‘No fear of that’ says mighty Max with patriotic charm,
Then he tucked a cowboy baby-san beneath one brawny arm.

Well! 'You silly ****** put him down’ but Max went like a rocket;
'I'm off to find the White Mice 'cos this *******'s picked me pocket.’
And I groaned aloud because I knew that me and him would cop it.

Sure enough, there gathered round an angry, shouting throng,
In Asia you don't maltreat kids, no matter right or wrong;
Believe you me our lives that day depended on that throng.

And I got hit with an iron bar (the hat protected my head),
Whilst Max had a pistol ****** into his belly and really should be dead,
And across the Flags M.P's I saw, turned white in craven dread.

Australians too, those coppers but no good to Max and me;
The gutless ******* turned about just so they might not see
The riot raging fiercely now about my mate and me.

I'd say forty upright citizens we met that Vung Tau day.
Policemen, soldiers, rascals, all with us two in affray;
Those Aussie ******, save our lives? They'd turned themselves away.

Thank Christ the mob stayed leaderless, our riot's end surprise;
And the cowardly action of those two? 'twas blessing in disguise,
For a Yankee Jeep barged through the mob and drawled 'in here, you guys'.

It barged back out then drove full speed to the end of R&C
Where the Major spoke severely to **** Knight and me.
While quietly back at the Some-Such Bar the girls sat drinking tea.

This is doggerel, of course, but it is also a description of what happened to me and a digger from my section.
Michael Mar 2019
One morning safe in barracks while sitting on the loo,
Our Colonel, who'd put duty first, was wondering what to do.
Now, he'd sounded out the adjutant and the R.S. M.
He'd asked that pair what did they think would occupy the men.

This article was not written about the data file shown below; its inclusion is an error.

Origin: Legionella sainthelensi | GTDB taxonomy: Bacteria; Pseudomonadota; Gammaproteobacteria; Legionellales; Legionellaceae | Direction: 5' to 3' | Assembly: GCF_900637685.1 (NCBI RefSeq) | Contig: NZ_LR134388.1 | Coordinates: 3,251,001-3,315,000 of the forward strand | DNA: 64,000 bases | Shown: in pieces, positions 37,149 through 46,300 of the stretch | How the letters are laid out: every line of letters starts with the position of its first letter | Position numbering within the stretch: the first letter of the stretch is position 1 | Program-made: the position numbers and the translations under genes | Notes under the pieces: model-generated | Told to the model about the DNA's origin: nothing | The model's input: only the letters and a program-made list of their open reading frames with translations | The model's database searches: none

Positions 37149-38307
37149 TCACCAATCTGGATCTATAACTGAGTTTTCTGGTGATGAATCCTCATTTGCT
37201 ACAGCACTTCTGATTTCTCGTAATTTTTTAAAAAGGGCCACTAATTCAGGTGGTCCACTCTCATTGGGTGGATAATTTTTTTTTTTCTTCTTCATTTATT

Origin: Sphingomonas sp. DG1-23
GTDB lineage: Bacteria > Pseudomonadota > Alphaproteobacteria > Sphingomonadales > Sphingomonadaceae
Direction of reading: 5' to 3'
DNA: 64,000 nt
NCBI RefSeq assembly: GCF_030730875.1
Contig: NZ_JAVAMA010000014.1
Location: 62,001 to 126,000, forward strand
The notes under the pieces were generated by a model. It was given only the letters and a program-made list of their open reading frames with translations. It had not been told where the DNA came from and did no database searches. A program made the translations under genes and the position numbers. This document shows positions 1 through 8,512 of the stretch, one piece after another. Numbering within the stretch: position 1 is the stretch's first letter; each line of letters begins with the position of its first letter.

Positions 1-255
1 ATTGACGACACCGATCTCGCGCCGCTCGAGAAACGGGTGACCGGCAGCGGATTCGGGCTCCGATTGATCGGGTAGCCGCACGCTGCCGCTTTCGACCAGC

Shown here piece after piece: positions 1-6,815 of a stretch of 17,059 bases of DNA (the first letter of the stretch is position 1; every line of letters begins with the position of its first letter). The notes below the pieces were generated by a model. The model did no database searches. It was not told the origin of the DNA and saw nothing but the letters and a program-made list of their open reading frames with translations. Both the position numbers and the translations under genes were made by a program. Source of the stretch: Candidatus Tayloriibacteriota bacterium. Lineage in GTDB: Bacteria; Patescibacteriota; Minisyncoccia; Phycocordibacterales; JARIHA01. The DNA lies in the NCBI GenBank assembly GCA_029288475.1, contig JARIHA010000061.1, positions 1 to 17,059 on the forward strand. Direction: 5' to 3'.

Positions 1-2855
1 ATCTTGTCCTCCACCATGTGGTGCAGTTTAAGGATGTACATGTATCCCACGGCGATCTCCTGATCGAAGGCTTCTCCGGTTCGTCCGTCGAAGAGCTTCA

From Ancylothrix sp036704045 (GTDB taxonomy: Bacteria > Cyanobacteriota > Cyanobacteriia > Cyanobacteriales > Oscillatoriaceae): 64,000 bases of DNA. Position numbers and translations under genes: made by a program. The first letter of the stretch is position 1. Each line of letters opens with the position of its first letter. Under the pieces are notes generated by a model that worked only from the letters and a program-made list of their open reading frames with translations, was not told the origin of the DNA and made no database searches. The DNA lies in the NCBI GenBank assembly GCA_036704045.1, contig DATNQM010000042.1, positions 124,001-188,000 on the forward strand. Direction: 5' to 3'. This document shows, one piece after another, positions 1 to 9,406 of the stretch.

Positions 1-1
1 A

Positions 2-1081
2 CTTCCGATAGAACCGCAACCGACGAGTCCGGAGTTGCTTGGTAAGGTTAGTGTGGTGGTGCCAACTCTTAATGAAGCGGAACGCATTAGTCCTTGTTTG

They had answered 'drill, sir. Men love parade ground stuff'.
But the Colonel, after consultation, thought they'd had enough.
Their morale it should be lifted, satisfaction thus enjoyed.
'We must not have the men abused, but gainfully employed'.

Thus, next morning doing block jobs, the diggers were astonished
When told by sergeant of platoon that toilets must be polished.
''Tis for honour and the Company's pride' he'd said to busy soldier
'And pleased it is you'll be my boy before you're too much older.
That instead of stamping feet on square or theory of the gun,
Or concealment from an enemy, or stalking (which is fun),
You will spend your time with elbow grease each morning here with me,
Polishing taps and porcelain and cleaning lavatory'.

So that every week when CO. comes to look at WC.,
Accompanied by the Major and all the powers that be,
And they poke round toilet ledges, check louvred slats for dust,
These expert, fighting officers smelling drains because they must
Ensure their Colonels wish, and we to quench our Major's thirst,
So that of Battalion's toilets it's his that comes in first.
And young, fit, soldier volunteers, now feeling ****** annoyed,
Are to be denied all training to be gainfully employed.

But enough of silly moralising, holier than thee.
Who finally beat up all the rest for champion company?
Well, that was Sergeant Kusba, who were a devious swine.
He'd doctored water closets so they smelled like table wine.
Well, 'twer lemon essence really, after which one could not flush.
And a secret guard on toilet bowls to ward off morning rush.
Which was borne by me and Sergeant Glen 'til trickery did we smell,
After which we cornered Kusba in the Mess and gave him Hell.

So we as well began to use the lemon essence trick.
We all professed to satisfy but thought our Colonel thick,
As he stood at water closet breathing deeply, satisfied,
The diggers standing by their beds all laughed until they cried.
And the CSM., cognisant, fed up as much as we,
Served the Colonel and his minions a scrumptious morning tea.
Whilst they stood relaxed and at their ease upon our polished floor,
Between ***** trough on one side, on the other, closet door.
Tom Stodulka Jun 2018
Keep that grin on your chin and you’ll be right mate.

Said to me the other day by an old timer who, passing by, has seen a thing or two in a long life.

Keep smiling - I think my Dad said that on many an occasion.

Laugh and the world laughs with you.

Cry and you cry alone - well that’s an old one.

Great smile on your dial.

In a while crocodile.

Fun, good humour, kills the tumour,

Beats any rumour.

Love and laughter - it’s the best medicine.

Despite the odds, the challenges and the stress

And sometimes the pain.

Go forward, onwards and forever upwards.

The stars await.

@Tom Stodulka
Àŧùl Dec 2016
The beach should be so special,
I want to go to a beach with you.
I want us to go to a private beach,
And give you an Australian greeting.
My missile will touch your bombs,
And then make way to your silo,
The Australian greeting is ****.
HP Poem #1288
©Atul Kaushal